From Tierra Whack to Phantogram, the House of Vans pop-up brings a vibrant lineup to a 2nd Street warehouse
This past weekend, House of Vans transformed a warehouse on 2nd Street into a center of arts and culture, featuring performances from local and distant artists, an impromptu skate park, and several art installations and workshops. The result was a four-day festival of creativity and counterculture under the sphere of Vans, the popular skate brand.
Opening night one was Orion Sun, the Jersey-born, Philly-based singer, producer, and multi-instrumentalist Tiffany Majette. Although mostly locally known, her set that night proved worthy to share the stage with a big name like Tierra Whack. Her soulful voice was in stark contrast with the clatter of the skateboards just in the next room over, but by no means unwelcome. Situated on a nearly empty stage save for a DJ booth in the way back, Majette captivated the audience with smooth beats and lyrics as sweet as ice cream.
House of Vans veterans Hop Along took the stage next, kicking off with “The Fox in Motion,” off their 2018 album Bark Your Head Off, Dog. From there, it was all hits and no filler, as it were. The Philly four-piece ran through the best of their last two albums, including “Somewhere a Judge” and “Waitress” before their cover of Fleetwood Mac’s “Everywhere,” now a must-listen for fans of either band, Quinlan’s voice lending the song a renewed sincerity. Their set never lost energy, however, and continued through performances of “The Knock” and “Prior Things,” both with stellar extended outros, until arriving on “Well-dressed” off of 2015’s Painted Shut, which featured brilliantly a transition directly into the chorus of The Cranberry’s “Zombie,” which, although also performed at their set at the Make The World Better Foundation concert, was nonetheless a blissful homage.
Closing out night one was headliner Tierra Whack, a Philly favorite and Made In America alum. Given her notoriety, the audience’s high expectations were met gleefully. Whack entered quietly, but to massive applause, launching into a high-energy set that included a front-to-back (with some tangents) performance her 2018 critically-acclaimed album Whack World. The EP is made up of short, sweet tracks, eclectically presented, and it sat well alongside Whack’s more recent, more fleshed-out fare like “Only Child” and “Wasteland.” Whack was at peak energy, strutting across the stage while spitting with confidence and flair. At one point, she stopped the concert to bring on a special guest, revealed not to be the handsome man stepping on stage, but the turtle he’s holding, Whack’s son Boots.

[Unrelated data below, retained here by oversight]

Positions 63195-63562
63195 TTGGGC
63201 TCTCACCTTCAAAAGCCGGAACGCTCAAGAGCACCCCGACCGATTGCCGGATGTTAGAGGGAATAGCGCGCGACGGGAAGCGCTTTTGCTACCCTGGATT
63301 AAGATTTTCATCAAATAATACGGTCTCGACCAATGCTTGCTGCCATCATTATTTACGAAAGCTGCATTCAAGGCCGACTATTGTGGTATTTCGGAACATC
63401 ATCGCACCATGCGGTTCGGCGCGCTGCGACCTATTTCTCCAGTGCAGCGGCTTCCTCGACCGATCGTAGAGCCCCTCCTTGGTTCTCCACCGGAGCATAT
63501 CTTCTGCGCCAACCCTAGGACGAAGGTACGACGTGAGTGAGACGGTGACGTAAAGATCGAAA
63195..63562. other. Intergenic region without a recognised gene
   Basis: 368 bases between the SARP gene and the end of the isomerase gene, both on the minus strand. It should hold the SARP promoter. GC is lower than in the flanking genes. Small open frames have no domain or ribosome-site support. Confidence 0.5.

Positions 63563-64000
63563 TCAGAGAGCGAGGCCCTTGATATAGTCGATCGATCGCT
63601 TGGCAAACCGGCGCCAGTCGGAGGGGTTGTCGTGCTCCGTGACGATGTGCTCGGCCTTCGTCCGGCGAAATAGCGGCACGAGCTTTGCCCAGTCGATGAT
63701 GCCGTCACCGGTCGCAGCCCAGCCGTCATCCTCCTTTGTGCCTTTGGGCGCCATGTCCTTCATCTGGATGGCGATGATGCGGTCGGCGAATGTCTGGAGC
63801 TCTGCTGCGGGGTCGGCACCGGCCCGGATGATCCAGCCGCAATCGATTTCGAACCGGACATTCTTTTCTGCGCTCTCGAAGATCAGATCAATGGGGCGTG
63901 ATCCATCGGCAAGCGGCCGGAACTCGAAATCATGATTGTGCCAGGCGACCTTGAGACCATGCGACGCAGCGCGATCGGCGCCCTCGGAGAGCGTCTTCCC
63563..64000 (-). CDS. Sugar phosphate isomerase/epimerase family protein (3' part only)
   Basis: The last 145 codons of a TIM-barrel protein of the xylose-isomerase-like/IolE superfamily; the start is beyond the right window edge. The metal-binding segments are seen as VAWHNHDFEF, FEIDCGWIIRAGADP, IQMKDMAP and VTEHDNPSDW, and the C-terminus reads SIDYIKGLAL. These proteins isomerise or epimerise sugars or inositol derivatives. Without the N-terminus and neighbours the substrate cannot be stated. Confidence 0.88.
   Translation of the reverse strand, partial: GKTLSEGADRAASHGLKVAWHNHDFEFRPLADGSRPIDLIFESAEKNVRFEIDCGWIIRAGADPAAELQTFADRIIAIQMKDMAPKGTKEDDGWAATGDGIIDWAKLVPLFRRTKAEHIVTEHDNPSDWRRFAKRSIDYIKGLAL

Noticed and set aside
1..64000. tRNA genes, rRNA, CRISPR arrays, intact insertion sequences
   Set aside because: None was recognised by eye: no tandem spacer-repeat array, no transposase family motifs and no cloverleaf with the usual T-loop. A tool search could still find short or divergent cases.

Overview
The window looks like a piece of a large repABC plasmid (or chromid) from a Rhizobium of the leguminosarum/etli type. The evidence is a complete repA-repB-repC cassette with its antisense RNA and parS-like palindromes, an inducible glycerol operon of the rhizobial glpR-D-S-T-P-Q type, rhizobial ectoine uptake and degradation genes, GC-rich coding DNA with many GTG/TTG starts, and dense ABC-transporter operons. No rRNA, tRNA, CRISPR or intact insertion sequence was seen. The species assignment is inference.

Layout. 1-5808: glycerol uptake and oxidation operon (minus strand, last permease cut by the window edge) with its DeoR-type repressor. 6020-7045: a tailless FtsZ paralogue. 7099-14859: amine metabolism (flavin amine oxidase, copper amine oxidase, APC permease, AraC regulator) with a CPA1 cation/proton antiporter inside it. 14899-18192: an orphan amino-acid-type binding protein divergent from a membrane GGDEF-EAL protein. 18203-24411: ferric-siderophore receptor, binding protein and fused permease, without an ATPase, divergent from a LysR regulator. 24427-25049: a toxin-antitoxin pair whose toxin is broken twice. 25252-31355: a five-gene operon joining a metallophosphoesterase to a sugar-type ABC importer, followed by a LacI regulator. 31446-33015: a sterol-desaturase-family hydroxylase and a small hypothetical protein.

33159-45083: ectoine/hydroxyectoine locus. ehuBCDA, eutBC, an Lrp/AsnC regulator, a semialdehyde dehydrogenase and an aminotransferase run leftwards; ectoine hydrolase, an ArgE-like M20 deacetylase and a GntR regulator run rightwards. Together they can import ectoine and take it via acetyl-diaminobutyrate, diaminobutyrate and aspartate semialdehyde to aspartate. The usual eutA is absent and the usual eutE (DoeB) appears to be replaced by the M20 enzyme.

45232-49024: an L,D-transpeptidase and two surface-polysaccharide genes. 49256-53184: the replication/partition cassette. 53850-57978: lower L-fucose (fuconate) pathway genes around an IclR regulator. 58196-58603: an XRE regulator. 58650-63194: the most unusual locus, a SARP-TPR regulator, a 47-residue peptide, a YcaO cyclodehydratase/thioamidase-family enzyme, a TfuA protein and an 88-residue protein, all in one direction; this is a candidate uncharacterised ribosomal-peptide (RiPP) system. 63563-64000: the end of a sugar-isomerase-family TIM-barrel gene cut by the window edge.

This would later turn out to be a night of special guests, although latter two would be somewhat impromptu, Whack inviting any local rappers in the audience to join her on stage, both given a minute to freestyle a capella. Although the first had appeared somewhat thrown by the lack of beats, both rose to the challenge of impressing Whack. Whack closed out the set quickly, the entire pop-up closing around 11, but kept the crowd engaged throughout her limited time, leaping in at one point, standing on a speaker at side-stage another. When she closed out, she stayed on stage and took shoes from fans (mostly Vans) to sign, for those who had missed her earlier shoe-signing stand.
NON-COMM alums Y La Bamba opened night two, the Portland-based group fronted by Luz Elena Mendoza. The bilingual group switched between Spanish and English on a dime, all while mixing common indie tropes with Latin percussion and guitars that could only be found on the West Coast, somewhere between tinny and colorful. With Y La Bamba’s electric chemistry on stage, the early audience may have found a new favorite band.
Following was Channel Tres, the engimatic Compton-based producer, who brought not only himself and his DJ, but also two dancers to accompany, Tres himself often participating in the choreography. Although his studio recordings generally feature Tres’ voice understated and on the lower register, his set was more high-octane and frenetic, especially considering the active and at times acrobatic movement involved. Incorporating house beats that gave off a DIY-vibe not unlike that of Yaeji, he countered with calls to the audience to dance and sing alongside on songs like “Black Moses” and “Controller.” The audience responded in turn with plenty of excitement towards the captivating artist.
Although Channel Tres’ set was enough to take up the whole night, Phantogram had to follow up that powerhouse performance. They entered to a dark stage, appropriately, to launch into their song “Black Out Days.” Their music was a surprisingly dark turn to the night, not only in their lighting but also the songs’ grittiness, characterized by heavily-distorted guitar from Josh Carter and vocals from Sarah Barthel, with some electronic accompaniment. Although both band leaders were clearly engaged in the music and their performance, both making their own space on stage and giving it their all, the tone felt off from the preceding acts, both somewhat more poppy than Phantogram’s more intense music.
Regardless, Phantogram gave a more active performance than most established artists like them, and those in the audience who had clearly made their way out to the warehouse solely for this band responded in kind. Although tonally mismatched the rest of the lineup, they felt right at home for the House of Vans pop-up, and still felt that their set was cut all too short with an early wrap time. Exiting the pop-up, it felt as though leaving a small universe, precisely curated by Vans, filled with tropes of rebellion within the comfort of the corporate banner, but nevertheless an exciting conference of artists and fans all under one roof.